Wajahat Farooq Bhat training as an NCC cadet
He narrated the story of his transformation from an angry Kashmiri who believed he was born to do jihad and become a martyr to one who aspires to work in conflict zones like Syria and Afghanistan to help radicalized youth come back to normal life, to Awaz-the Voice.
Wajahat says while growing up in Sheeri, a village 7 km from Baramulla, he and his two younger brothers were always angry and agitated. “We were shown the video clips of zulm, (tyranny) motivational speeches asking young Muslims to do jihad in mosques; TV and radio screamed of atrocities on Kashmiri people. All these made us seek revenge and dream of becoming shaheed fighting the oppressor.”
Wajahat belongs to a middle-class family of orchardists. His father runs a Sufi madrasa in the village and he would be upset with his sons. “You never think your family is your well-wisher at that stage of life,” he said of his father.
Wajahat Farooq Bhat delivering a speech on Drug Menance in Kashmir
“There was no hero in our lives. I and others of my generation believed throwing a stone on a security force vehicle was the most heroic thing to do. We took it as a kind of career and knew that after graduating from a stone-pelting stint we would have to pick the gun, join the jihad and become shaheed one day. We saw heroism in dying while fighting others.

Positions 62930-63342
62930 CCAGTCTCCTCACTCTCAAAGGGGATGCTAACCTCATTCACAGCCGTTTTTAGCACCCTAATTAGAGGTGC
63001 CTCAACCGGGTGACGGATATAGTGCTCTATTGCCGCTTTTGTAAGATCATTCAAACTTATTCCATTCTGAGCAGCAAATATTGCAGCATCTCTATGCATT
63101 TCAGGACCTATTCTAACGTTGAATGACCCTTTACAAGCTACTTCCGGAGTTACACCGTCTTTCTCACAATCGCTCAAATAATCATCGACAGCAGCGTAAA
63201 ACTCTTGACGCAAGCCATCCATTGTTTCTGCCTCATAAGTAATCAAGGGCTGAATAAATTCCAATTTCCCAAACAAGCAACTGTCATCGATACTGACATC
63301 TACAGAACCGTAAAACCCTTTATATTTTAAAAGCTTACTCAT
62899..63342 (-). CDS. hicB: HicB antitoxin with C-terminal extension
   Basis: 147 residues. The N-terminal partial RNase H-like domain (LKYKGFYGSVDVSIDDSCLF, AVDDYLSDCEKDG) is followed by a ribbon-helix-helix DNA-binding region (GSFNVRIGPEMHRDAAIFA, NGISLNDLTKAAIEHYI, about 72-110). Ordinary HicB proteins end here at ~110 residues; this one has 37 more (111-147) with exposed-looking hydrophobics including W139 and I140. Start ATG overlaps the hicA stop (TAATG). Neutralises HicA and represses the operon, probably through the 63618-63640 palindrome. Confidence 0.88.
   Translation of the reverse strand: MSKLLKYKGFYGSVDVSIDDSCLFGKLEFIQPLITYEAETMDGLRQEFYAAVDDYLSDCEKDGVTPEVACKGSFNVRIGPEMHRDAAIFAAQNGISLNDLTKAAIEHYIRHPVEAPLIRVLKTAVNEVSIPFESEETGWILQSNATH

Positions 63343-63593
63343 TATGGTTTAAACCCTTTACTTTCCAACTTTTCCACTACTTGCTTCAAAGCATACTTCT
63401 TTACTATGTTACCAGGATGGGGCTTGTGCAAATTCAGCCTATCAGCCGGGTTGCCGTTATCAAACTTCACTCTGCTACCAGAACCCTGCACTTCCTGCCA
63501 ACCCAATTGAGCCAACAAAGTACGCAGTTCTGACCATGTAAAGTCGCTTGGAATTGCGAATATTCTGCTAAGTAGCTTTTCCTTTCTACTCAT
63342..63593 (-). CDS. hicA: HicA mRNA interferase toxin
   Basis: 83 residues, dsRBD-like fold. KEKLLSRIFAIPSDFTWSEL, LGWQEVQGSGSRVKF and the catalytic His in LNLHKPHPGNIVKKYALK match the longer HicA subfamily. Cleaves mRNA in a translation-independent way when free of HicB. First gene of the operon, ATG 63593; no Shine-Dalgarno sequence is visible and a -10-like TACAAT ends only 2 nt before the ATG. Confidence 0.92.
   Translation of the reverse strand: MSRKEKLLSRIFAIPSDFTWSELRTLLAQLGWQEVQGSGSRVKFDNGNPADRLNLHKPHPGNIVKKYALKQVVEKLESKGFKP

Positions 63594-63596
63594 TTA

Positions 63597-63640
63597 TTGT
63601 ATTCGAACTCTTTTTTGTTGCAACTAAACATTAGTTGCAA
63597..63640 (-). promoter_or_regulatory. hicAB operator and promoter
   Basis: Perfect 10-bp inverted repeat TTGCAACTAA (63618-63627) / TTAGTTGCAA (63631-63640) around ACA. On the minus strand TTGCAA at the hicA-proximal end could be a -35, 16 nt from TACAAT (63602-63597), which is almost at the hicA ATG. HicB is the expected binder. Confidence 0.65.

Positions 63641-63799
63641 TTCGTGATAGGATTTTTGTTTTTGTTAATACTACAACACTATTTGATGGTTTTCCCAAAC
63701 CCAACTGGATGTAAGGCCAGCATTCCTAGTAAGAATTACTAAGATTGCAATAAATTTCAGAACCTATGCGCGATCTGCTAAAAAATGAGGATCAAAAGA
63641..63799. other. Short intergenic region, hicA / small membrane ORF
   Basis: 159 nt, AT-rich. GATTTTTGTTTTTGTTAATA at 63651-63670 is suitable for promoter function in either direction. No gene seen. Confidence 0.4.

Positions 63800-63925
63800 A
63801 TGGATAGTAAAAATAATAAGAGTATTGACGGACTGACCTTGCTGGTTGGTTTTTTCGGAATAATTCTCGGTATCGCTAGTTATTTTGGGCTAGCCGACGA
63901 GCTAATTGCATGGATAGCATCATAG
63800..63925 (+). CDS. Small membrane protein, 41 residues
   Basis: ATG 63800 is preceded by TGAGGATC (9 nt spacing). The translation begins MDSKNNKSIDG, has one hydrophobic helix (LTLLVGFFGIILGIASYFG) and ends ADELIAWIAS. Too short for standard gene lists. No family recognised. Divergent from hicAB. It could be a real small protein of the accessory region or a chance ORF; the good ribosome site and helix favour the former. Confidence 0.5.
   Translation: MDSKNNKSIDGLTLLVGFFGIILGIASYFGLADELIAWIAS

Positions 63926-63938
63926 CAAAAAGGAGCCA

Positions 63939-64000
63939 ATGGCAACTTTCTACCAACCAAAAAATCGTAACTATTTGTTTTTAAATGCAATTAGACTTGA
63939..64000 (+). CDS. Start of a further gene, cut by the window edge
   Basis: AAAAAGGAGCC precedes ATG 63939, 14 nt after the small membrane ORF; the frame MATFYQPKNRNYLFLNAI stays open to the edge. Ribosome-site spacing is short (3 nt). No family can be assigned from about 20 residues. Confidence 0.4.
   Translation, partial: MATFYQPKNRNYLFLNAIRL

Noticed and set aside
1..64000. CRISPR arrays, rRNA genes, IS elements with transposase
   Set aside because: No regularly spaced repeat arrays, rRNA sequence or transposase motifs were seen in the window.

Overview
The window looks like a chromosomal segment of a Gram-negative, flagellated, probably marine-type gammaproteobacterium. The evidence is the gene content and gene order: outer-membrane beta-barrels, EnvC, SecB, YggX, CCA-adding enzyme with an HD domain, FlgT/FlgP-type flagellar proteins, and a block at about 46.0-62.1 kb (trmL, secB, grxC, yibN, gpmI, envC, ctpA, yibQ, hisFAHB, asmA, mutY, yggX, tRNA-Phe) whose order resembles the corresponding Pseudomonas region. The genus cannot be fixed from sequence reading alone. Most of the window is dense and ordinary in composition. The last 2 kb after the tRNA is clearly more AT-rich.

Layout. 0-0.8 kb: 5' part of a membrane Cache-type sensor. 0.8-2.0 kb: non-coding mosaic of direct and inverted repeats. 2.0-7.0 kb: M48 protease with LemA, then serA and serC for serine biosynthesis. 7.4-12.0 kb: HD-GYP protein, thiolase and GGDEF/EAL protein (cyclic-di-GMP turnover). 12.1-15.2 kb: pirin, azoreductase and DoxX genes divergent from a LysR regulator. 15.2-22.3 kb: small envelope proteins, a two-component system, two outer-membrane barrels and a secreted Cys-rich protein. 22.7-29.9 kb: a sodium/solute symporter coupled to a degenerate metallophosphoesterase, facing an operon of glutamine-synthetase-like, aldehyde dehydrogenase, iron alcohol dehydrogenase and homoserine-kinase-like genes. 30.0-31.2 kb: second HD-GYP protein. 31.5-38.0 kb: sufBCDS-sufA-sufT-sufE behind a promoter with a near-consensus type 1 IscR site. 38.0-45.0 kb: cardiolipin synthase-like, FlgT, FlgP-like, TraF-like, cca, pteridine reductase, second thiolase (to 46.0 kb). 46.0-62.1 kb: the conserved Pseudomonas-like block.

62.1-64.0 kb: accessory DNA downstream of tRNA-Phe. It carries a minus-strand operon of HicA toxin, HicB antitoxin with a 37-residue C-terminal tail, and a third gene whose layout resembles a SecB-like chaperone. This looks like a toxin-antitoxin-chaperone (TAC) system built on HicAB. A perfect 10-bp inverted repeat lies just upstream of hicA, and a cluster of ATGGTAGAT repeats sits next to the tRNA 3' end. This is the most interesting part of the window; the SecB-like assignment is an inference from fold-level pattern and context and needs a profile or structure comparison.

"The first time my stone landed at the window of a Casper (an armoured anti-riot vehicle) of the CRPF that was carrying troops returning from an election duty outside my village in 2014, I became an instant hero. For at least one week people came to me and patted my back for having done what I did. It was my moment of glory; I was proud of myself and thought of myself as a hero.